Inns of Court

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Related to Middle Temple: Inner Temple, Grays inn, Lincolns Inn

Inns of Court

Organizations that provide preparatory education for English Law students in order to teach them to practice in court.

Inns of Court were founded in the beginning of the fourteenth century. Membership in an inn is tantamount to membership in an integrated bar association in the United States. Inns of Court have a common council of Legal Education, which gives lectures and holds examinations. Currently, inns have the exclusive authority to confer the degree of barrister-atlaw, a prerequisite to practice as an advocate or counsel in the superior courts in England.

Inns of Court


INNS OF COURT, Engl. law. The name given to the colleges of the English professors and students of the common law. 2. The four principal Inns of Court are the Inner Temple and Middle Temple, (formerly belonging to the Knights Templars) Lincoln's Inn, and Gray's Inn, (ancient belonging to the earls of Lincoln and ray.) The other inns are the two Sergeants' Inns. The Inns of Chancery were probably so called because they were once inhabited by such clerks, as chiefly studied the forming of writs, which regularly belonged to the cursitors, who are officers of chancery. These are Thavie's Inn, the New Inn, Symond's Inn, Clement's Inn, Clifford's Inn,' Staple's Inn, Lion's Inn, Furnival's Inn and Barnard's Inn. Before being called to the bar, it is necessary to be admitted to one of the Inns of Court.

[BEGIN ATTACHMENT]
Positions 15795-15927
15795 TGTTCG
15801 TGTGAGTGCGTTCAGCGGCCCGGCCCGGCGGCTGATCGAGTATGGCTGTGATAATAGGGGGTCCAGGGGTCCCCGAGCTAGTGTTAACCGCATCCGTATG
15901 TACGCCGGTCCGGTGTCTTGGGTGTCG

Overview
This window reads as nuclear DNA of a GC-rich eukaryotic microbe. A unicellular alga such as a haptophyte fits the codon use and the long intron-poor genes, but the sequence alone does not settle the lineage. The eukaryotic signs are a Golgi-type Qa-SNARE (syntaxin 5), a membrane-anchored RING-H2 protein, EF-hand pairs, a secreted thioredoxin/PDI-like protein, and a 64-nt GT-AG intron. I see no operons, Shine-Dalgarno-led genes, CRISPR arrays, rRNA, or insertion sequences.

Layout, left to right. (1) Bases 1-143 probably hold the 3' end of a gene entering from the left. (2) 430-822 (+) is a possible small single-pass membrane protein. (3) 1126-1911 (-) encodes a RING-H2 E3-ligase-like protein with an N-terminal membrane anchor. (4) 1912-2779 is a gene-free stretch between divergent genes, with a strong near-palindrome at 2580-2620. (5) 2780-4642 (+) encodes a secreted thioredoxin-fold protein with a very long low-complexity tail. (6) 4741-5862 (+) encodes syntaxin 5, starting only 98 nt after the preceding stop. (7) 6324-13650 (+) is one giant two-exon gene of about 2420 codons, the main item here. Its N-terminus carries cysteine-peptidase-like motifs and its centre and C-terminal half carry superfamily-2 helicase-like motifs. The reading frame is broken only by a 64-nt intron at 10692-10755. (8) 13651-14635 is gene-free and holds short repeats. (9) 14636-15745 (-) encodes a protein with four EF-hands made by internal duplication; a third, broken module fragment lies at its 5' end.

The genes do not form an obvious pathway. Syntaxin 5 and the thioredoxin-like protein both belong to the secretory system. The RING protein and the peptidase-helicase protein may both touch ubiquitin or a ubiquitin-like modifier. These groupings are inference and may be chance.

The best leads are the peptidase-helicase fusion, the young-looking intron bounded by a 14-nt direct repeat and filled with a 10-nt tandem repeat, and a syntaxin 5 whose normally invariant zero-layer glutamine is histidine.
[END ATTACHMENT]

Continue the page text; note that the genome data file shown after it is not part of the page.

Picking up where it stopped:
References in periodicals archive ?
The Minutes of Parliament of the Middle Temple record the following admission, dated 28 April 1605:
In the earliest colonial time, a figure from the Middle Temple played a major part in bringing English constitutional rights to the new world: Sir Edwin Sandys, Treasurer of the Virginia Company, lived in Virginia from 1621 to 1631.
It brings together two institutions that are dear to us: our alma mater, St Andrews University, and Middle Temple, our hosts here tonight.
and Richard Farrant in 1579-80 at Lincoln's (87, 103, 926), and Shakespeare's Comedy of Errors at Gray's in 1594 and Twelfth Night at the Middle Temple in 1602 (397, 685).
The seminar will be held at the historic Middle Temple.
He was called to the Bar in 1970 by the Middle Temple.
A further eighteen months later in late 1741, he was admitted as a student of the Middle Temple, then a means of progression to legal practice on the completion of five years' standing there.
He was called to the Middle Temple Bar in 1958 and became a barrister.
The unfortunate man was only released when he paid to have Wolsey's Insignia displayed at Middle Temple.
He studied law in London and was proclaimed barrister-at-law by Middle Temple.
Shakespeare's Comedy of Errors was famously acted at Gray's Inn in 1594-95, his Twelfth Night at Middle Temple in 1601-2, both presumably by Shakespeare's company, (3) For most of the seventeenth century, indeed, the Inner Temple and the Middle Temple paid for two professionally performed plays each per year, on All Souls Day (November 1) and Candlemas (February 2).

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